When Mike Woodson was the coach of the Atlanta Hawks, he earned a deserved reputation for refusing to run cohesive offensive sets. It's because of Woodson that ISO-Joe, a phrase reserved for the ball-dominant ways of current Brooklyn Net and former Hawk Joe Johnson, has become a common part of the NBA fan's lexicon.
This is not the coach one would expect to popularize elaborate offensive schemes. Yet in New York, Woodson has done just that.
The Knicks have a superstar that loves isolations in Carmelo Anthony, and they have a sixth-man sniper that doesn't mind dribbling in J.R. Smith, but Woodson has not settled on just using his stars' skills. While he relies on their skill, Woodson has also incorporated a number of unique ball screens to aid them and others, most notably his two X-factors in Raymond Felton and Tyson Chandler. These ball screens come from all over the court, are set up by many different actions and involve many different players.
The most wonky of the bunch is the triple ball screen. This is the Knicks' pet play.
ORIGINS: I haven't seen anything like this before 2012-13.
The godfather to this play is probably the double ball screen that was popularized by Doc Rivers when the Big 3 arrived with the Boston Celtics. Rivers would often use both Kevin Garnett and Kendrick Perkins in a pick and roll to take advantage of their screening ability and their diverse games. While Perkins can only catch and finish going to the rim, Garnett was an adept mid-range shooter that preferred to hang on the perimeter. As they darted in different directions, the defense inevitably ended up confused.
The triple ball screen incorporates this thinking, but on steroids.
We're going to look at a version of the play from a game against the Heat in December. It is at the 1:06 mark of the video.
The play begins with the point guard on one side and three players bunched together on the opposite side. Before the play starts, the fifth man cuts through to the opposite corner. It's essential that this player be a proficient outside shooter so that his man doesn't help on the primary action. In this case, that fifth player is Jason Kidd.
This action is important because it distracts the defense. As that happens, the first screener will come to the ball. In this case, that's J.R. Smith.
Bringing Smith first puts Miami in a tricky position right away. Most teams switch screens involving guards, but the Heat must also worry about the two screens to follow. Is it advantageous for Dwyane Wade and Norris Cole to switch in this case, or should they stay with their men? They elect to switch.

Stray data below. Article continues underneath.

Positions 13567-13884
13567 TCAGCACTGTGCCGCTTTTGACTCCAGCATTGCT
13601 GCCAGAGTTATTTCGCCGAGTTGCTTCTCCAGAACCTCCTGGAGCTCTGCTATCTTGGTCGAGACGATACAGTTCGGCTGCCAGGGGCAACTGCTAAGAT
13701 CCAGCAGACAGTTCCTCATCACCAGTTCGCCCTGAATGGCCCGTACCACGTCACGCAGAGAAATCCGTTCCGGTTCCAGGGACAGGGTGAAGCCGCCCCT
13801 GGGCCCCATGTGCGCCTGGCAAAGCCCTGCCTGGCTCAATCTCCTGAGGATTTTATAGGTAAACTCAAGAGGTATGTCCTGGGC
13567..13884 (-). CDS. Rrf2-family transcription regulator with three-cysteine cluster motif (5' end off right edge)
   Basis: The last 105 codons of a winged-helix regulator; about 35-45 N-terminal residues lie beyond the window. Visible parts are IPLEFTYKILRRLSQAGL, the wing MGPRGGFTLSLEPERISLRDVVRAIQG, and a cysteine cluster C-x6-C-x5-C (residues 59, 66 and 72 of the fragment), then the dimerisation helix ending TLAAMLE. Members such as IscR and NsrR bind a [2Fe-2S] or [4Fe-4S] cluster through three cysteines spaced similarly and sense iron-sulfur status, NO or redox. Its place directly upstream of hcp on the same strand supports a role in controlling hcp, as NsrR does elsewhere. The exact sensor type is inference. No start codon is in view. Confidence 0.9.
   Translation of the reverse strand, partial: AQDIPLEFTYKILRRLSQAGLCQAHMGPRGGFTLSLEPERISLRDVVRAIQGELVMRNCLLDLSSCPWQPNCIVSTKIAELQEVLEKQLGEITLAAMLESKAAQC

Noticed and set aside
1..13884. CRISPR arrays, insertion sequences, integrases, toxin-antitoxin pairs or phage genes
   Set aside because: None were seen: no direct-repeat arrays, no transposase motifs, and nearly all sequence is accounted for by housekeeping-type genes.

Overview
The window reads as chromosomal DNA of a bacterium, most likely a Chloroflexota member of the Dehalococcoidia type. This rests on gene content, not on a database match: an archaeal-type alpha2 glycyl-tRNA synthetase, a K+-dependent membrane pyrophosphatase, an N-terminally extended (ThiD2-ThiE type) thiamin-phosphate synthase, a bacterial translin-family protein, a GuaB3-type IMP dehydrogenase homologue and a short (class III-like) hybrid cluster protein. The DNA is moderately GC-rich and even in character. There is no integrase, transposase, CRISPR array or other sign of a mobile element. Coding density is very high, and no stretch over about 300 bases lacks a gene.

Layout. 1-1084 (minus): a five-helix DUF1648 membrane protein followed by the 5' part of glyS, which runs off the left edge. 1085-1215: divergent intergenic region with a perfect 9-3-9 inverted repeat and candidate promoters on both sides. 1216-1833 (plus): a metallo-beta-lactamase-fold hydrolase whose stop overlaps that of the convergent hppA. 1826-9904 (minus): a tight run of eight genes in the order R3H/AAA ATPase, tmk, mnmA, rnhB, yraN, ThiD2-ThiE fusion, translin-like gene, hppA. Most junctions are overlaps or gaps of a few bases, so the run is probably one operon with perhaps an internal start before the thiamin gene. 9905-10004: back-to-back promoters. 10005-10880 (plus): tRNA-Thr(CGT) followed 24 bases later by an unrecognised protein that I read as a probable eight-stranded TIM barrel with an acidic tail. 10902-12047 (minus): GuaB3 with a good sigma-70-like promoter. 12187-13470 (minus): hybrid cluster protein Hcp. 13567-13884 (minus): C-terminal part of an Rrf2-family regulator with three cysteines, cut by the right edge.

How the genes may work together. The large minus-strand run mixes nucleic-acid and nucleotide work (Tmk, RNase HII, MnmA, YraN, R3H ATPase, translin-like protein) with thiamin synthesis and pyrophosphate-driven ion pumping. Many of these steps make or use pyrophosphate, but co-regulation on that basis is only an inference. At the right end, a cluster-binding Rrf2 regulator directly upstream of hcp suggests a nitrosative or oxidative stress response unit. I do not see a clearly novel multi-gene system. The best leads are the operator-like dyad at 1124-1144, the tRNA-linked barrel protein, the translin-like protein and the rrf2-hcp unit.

This is what the Knicks want you to do. For this defensive strategy to work, Bosh must completely divert Felton's path, but that's difficult to do when he also has to think about everything that happened before the final screen. In this case, Bosh doesn't come out high enough and Felton has an easy passing lane to Wallace for a layup.
The presence of Kidd in the corner is the final piece of this play. Because Kidd has the reputation of being a good shooter (he was over 50 percent at this point in the season), Allen is reluctant to leave him to help on Wallace. This gives Felton an easy lane to deliver the pass to Wallace for the layup.
VARIATIONS: Different players are in different spots in the triple screen on the ball. Some versions have the fifth player spotting up in the corner already rather than cutting to that spot.
FREQUENCY: The Knicks limit the exposure of this play, only running it once or twice every few games. You may only see it a handful of times in the next few weeks.
CAN IT BE DUPLICATED: Certainly. A team must have good perimeter shooters, a heady point guard and one big man adept at rolling to the rim.
HOW CAN IT BE DEFENDED? The best way is to have your help defenders stay on their screeners and the primary defender duck under all the screens to force the point guard to beat you from the perimeter.
The other method is to trap the ball-handler so vigorously that it throws off the timing of the entire set. This is undoubtedly the method the Heat will use if they face the Knicks in the Eastern Conference Finals. But that trap better be precise. As you can see, the rest of the defense becomes extremely vulnerable if the point guard turns the corner.
COUNTERS TO THAT DEFENSE: If the shooters aren't open, the point guard can use the space given to him to attack the basket using a hesitation dribble. The play where Felton got by Deron Williams and opened up an opportunity that ended with a Chandler offensive rebound is the best example of this. Just because the jumper is presented doesn't mean the point guard has to attempt it.